What to Do When Your Child Lies
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Parents naturally get angry when their children lie. Lies
undermine trust and they make us worry about defects in the child's character.
What's a parent to do when a child lies?
Do not encourage lying. There are several ways parents encourage
lying. One is to ask questions to which we already know the answer. For example,
we might ask a child with cookie crumbs around his mouth, "Did you eat a
cookie when I told you not to?" We already know the answer to our question.
We would do better to say, "I am disappointed that you ate a cookie before
We also encourage lying when we are not willing to accept the
truth. If your daughter blurts out, "I hate my brother!" it does not
encourage emotional honesty to shout back, "You don't hate your brother!
You love him!" It is both more honest and more understanding to respond:
"Sometimes you feel very upset with your brother. Sometimes you wish he
would leave you alone when you are playing."
There are many reasons children lie. A preschool child may find
the distinction between wish and reality to be fuzzy. Even school-age children
may say things that stretch the truth. For example, a child may say, "I am
the fastest person in my class." We may be bothered by the exaggeration and
the bragging, but it helps to understand what the statement means to the child.
"It sounds like you love to run!" "You like to be fast."
Sometimes our children lie to us because they are afraid of
consequences. For example, a child who does poorly on a test at school may be
afraid of being in trouble at home. When the parent discovers the lie, he or she
may be tempted to rage, "You not only failed a test but you lied to me
about it!" Such a child then feels doubly bad. He feels dumb for failing
the test and bad for lying. Those negative feelings are not likely to motivate
better behavior. In contrast, a parent might say, "You must have felt very
bad about that grade." "You were embarrassed." "You were
afraid you would be in trouble." When a parent accepts the child's fears,
it helps the child solve the problem. Rather than have to deal with a bad grade
and parental anger, the child feels parent support to deal with the grade.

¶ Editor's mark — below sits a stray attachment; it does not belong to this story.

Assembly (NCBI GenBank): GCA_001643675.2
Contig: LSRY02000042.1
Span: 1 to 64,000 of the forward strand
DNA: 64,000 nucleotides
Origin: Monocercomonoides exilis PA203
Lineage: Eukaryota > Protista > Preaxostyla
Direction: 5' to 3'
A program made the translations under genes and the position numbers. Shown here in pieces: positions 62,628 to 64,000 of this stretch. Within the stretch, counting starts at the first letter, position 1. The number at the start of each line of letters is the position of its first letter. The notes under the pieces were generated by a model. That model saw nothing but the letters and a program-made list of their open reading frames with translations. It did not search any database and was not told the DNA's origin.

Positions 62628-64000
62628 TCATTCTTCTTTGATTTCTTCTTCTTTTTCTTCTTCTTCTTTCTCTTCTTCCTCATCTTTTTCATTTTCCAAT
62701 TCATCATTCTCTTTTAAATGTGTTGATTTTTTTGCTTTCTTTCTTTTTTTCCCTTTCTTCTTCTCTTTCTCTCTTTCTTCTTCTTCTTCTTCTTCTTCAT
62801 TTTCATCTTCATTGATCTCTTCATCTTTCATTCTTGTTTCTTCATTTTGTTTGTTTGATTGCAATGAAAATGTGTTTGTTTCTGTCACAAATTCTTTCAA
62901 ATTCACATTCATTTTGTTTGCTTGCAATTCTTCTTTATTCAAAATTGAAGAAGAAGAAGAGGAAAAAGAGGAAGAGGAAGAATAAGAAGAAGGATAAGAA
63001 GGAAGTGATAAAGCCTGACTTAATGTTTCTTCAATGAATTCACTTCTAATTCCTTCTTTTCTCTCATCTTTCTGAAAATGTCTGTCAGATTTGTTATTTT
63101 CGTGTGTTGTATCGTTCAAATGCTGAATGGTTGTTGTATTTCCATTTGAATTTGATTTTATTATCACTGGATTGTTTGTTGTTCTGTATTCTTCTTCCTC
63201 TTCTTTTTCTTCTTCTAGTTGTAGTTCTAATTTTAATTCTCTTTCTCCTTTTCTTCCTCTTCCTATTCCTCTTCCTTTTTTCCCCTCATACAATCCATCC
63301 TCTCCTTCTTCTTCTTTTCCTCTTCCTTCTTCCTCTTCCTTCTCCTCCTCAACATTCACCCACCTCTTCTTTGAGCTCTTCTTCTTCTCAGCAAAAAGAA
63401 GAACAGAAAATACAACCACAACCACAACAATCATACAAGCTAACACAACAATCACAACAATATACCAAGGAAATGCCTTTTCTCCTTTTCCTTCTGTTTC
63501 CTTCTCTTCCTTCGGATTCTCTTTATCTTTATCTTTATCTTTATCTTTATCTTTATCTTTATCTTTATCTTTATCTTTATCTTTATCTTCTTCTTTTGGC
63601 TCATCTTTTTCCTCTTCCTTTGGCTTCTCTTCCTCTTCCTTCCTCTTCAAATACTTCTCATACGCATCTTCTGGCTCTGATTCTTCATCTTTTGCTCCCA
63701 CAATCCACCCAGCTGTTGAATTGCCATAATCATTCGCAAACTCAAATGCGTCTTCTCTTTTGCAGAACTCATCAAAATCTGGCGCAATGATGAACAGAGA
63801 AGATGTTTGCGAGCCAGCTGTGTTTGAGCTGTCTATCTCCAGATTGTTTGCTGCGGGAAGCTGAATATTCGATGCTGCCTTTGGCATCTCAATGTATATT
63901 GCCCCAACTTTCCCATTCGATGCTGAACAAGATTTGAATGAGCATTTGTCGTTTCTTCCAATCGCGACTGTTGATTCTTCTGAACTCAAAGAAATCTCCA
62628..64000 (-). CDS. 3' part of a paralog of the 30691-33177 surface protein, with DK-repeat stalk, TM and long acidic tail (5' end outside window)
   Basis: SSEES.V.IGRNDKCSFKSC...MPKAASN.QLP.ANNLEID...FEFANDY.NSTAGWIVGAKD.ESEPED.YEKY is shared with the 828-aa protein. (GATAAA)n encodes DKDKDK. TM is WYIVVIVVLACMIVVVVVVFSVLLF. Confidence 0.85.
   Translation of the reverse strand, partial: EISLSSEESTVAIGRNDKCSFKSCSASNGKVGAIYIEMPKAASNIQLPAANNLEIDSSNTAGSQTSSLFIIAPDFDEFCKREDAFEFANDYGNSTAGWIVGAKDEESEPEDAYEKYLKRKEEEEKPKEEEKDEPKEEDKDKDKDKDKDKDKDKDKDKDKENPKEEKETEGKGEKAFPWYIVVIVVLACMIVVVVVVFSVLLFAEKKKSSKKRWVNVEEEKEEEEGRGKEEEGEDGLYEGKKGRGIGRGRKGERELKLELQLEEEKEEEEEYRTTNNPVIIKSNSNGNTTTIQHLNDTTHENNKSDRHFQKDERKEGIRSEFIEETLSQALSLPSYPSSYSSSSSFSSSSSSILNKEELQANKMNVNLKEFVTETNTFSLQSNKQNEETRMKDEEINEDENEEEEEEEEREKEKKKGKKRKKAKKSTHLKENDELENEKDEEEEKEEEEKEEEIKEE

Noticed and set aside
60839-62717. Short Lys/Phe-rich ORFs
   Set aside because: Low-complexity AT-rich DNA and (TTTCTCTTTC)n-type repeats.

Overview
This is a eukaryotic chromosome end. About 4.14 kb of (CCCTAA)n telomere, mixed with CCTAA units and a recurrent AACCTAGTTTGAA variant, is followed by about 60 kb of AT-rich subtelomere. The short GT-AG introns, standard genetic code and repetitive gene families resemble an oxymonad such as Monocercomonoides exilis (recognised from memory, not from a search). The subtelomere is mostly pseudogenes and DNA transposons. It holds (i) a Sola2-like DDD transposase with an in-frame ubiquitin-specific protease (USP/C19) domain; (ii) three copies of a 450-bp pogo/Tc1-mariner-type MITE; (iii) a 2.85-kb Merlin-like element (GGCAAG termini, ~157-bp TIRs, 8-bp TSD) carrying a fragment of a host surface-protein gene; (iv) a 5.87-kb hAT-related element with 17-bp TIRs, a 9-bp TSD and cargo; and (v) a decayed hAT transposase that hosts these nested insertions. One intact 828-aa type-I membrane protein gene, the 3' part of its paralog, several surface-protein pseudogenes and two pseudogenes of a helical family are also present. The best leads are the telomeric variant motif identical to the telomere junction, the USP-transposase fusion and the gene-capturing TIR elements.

There is a sensible way of dealing with lies and other
dishonesty: We can combine kindness with directness. If a child says she has
returned her book to the library and we later find it in her room, it is not
helpful to cross-examine the child: "Why did you lie to me? Why can't I
trust you to do what you say?" There are no good answers to accusatory
questions. Such questions only lead to arguing and bad feelings. We can simply
say, "The book on your desk is overdue."
Children can learn over time to deal with unpleasant truths.
They can learn to work with other people. They can learn to solve problems. They
can learn from our example to combine honesty with kindness and respect.
Be prepared to deal with unpleasant truths. Plan ahead what you
can say. For example, if one of your children says that he hates his sister, you
can be prepared to help him understand his feelings:
"You feel very upset right now!"
"You wish your sister did not get in your way when you are
"Sometimes you wish you didn't have a sister."
Being understood is very soothing for children. It helps them
get past their angry feelings and on to solutions.
At some point almost every child will hide or misrepresent an
unpleasant truth. If you have a child who has lied about a grade or hidden a
report card, you might ask yourself how the child was feeling. What can you do
to help the child feel safe and ready to solve the problem that has worried him
Sometimes we may be so upset when we discover a child's lie
that we need to take some time out in order to sort out our feelings. We can say
to the child, "Right now I am so upset that I am not sure what to do. I
need some time to sort through my feelings." It can help if we find a quiet
place, breathe deeply, and try to see the situation from the child's
Example is the best teacher. Think carefully about the example of honesty
that you set. Do you sometimes tell lies in order to get yourself out of a fix?
Make sure that your example is a positive one. Of course there are many times
when honesty must be balanced with kindness, but we avoid deliberate deception.
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